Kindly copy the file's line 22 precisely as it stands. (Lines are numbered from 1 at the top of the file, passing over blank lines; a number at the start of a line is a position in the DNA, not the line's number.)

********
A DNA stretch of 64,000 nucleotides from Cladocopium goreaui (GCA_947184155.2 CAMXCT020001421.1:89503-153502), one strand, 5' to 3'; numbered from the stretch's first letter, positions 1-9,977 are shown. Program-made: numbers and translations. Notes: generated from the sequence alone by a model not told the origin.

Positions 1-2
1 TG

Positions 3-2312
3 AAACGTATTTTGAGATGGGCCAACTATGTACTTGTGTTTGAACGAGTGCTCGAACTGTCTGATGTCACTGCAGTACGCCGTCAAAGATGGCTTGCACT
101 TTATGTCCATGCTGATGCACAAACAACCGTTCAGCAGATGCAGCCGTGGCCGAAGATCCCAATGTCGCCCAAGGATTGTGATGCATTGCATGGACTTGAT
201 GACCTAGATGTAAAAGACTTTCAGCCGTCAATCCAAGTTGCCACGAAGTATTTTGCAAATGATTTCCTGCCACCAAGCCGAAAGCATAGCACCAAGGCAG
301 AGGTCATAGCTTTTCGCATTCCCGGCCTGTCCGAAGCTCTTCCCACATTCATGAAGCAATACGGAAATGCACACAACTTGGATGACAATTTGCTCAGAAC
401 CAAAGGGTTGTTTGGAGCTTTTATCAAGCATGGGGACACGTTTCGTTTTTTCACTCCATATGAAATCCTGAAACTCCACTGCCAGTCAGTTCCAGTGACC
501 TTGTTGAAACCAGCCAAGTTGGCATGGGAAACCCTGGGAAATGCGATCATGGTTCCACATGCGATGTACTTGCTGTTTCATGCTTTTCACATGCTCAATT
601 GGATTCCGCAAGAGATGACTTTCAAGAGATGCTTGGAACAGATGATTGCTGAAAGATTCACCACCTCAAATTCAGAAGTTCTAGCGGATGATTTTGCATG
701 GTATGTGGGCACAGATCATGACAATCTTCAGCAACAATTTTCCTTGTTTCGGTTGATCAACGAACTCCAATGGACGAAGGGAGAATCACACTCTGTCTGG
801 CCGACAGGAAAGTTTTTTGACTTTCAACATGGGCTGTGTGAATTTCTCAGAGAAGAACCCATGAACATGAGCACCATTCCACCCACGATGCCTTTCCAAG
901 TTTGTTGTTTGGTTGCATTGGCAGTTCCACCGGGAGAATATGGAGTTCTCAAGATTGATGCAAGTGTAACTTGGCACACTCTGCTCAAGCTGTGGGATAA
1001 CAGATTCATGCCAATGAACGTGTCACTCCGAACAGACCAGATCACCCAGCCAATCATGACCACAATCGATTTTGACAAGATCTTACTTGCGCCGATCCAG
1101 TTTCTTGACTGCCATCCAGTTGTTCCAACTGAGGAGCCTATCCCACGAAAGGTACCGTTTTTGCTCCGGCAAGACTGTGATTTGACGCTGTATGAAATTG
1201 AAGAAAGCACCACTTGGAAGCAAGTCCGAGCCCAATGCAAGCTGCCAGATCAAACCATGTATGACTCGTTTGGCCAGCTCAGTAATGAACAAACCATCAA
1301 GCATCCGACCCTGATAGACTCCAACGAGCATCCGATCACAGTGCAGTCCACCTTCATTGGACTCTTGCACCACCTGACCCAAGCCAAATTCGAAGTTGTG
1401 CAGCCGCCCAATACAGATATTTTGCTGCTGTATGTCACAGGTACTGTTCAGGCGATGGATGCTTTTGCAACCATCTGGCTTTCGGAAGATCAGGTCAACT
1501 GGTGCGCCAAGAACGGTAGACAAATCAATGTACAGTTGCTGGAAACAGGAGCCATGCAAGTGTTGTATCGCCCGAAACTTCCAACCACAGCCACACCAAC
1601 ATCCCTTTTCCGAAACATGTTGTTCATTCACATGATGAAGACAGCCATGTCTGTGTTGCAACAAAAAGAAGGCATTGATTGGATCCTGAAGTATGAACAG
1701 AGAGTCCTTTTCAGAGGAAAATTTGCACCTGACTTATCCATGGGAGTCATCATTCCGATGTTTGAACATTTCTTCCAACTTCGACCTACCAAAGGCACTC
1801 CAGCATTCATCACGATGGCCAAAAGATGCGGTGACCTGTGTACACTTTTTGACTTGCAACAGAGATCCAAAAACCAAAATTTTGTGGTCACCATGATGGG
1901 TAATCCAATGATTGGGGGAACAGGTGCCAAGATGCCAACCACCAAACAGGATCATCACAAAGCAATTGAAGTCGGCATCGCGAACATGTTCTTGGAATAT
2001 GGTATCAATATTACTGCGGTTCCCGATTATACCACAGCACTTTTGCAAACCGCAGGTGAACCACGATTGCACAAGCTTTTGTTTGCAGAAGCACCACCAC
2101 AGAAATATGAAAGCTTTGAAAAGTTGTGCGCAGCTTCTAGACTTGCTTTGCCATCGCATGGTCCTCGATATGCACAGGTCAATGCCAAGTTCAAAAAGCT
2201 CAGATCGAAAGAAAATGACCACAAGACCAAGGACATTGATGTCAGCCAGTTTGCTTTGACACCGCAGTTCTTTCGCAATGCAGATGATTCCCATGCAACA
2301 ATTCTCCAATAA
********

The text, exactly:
1701 AGAGTCCTTTTCAGAGGAAAATTTGCACCTGACTTATCCATGGGAGTCATCATTCCGATGTTTGAACATTTCTTCCAACTTCGACCTACCAAAGGCACTC